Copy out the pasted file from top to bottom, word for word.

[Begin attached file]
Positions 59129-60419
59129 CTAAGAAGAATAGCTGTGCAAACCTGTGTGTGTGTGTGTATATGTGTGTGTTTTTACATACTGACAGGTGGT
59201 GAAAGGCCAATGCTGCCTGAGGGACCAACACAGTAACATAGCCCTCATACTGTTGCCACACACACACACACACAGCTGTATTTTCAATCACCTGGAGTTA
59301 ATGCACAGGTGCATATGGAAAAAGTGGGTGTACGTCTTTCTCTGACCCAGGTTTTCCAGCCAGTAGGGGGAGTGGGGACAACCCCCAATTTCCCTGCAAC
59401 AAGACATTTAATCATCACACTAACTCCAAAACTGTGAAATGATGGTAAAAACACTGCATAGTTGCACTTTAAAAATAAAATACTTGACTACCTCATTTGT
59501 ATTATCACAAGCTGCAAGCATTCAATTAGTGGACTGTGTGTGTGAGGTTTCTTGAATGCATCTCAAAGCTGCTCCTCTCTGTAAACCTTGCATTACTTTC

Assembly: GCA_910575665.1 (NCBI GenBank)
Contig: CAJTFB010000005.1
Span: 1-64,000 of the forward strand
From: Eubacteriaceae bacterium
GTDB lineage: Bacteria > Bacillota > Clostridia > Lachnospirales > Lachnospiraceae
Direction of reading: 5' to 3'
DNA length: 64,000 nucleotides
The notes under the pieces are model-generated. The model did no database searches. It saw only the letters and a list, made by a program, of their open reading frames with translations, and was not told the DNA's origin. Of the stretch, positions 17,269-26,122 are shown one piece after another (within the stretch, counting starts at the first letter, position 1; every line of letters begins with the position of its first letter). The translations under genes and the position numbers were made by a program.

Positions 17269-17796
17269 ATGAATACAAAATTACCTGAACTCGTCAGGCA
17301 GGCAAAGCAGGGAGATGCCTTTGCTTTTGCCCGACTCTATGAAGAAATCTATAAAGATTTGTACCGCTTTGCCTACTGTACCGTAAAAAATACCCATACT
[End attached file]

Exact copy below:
Positions 59129-60419
59129 CTAAGAAGAATAGCTGTGCAAACCTGTGTGTGTGTGTGTATATGTGTGTGTTTTTACATACTGACAGGTGGT
59201 GAAAGGCCAATGCTGCCTGAGGGACCAACACAGTAACATAGCCCTCATACTGTTGCCACACACACACACACACAGCTGTATTTTCAATCACCTGGAGTTA
59301 ATGCACAGGTGCATATGGAAAAAGTGGGTGTACGTCTTTCTCTGACCCAGGTTTTCCAGCCAGTAGGGGGAGTGGGGACAACCCCCAATTTCCCTGCAAC
59401 AAGACATTTAATCATCACACTAACTCCAAAACTGTGAAATGATGGTAAAAACACTGCATAGTTGCACTTTAAAAATAAAATACTTGACTACCTCATTTGT
59501 ATTATCACAAGCTGCAAGCATTCAATTAGTGGACTGTGTGTGTGAGGTTTCTTGAATGCATCTCAAAGCTGCTCCTCTCTGTAAACCTTGCATTACTTTC

Assembly: GCA_910575665.1 (NCBI GenBank)
Contig: CAJTFB010000005.1
Span: 1-64,000 of the forward strand
From: Eubacteriaceae bacterium
GTDB lineage: Bacteria > Bacillota > Clostridia > Lachnospirales > Lachnospiraceae
Direction of reading: 5' to 3'
DNA length: 64,000 nucleotides
The notes under the pieces are model-generated. The model did no database searches. It saw only the letters and a list, made by a program, of their open reading frames with translations, and was not told the DNA's origin. Of the stretch, positions 17,269-26,122 are shown one piece after another (within the stretch, counting starts at the first letter, position 1; every line of letters begins with the position of its first letter). The translations under genes and the position numbers were made by a program.

Positions 17269-17796
17269 ATGAATACAAAATTACCTGAACTCGTCAGGCA
17301 GGCAAAGCAGGGAGATGCCTTTGCTTTTGCCCGACTCTATGAAGAAATCTATAAAGATTTGTACCGCTTTGCCTACTGTACCGTAAAAAATACCCATACT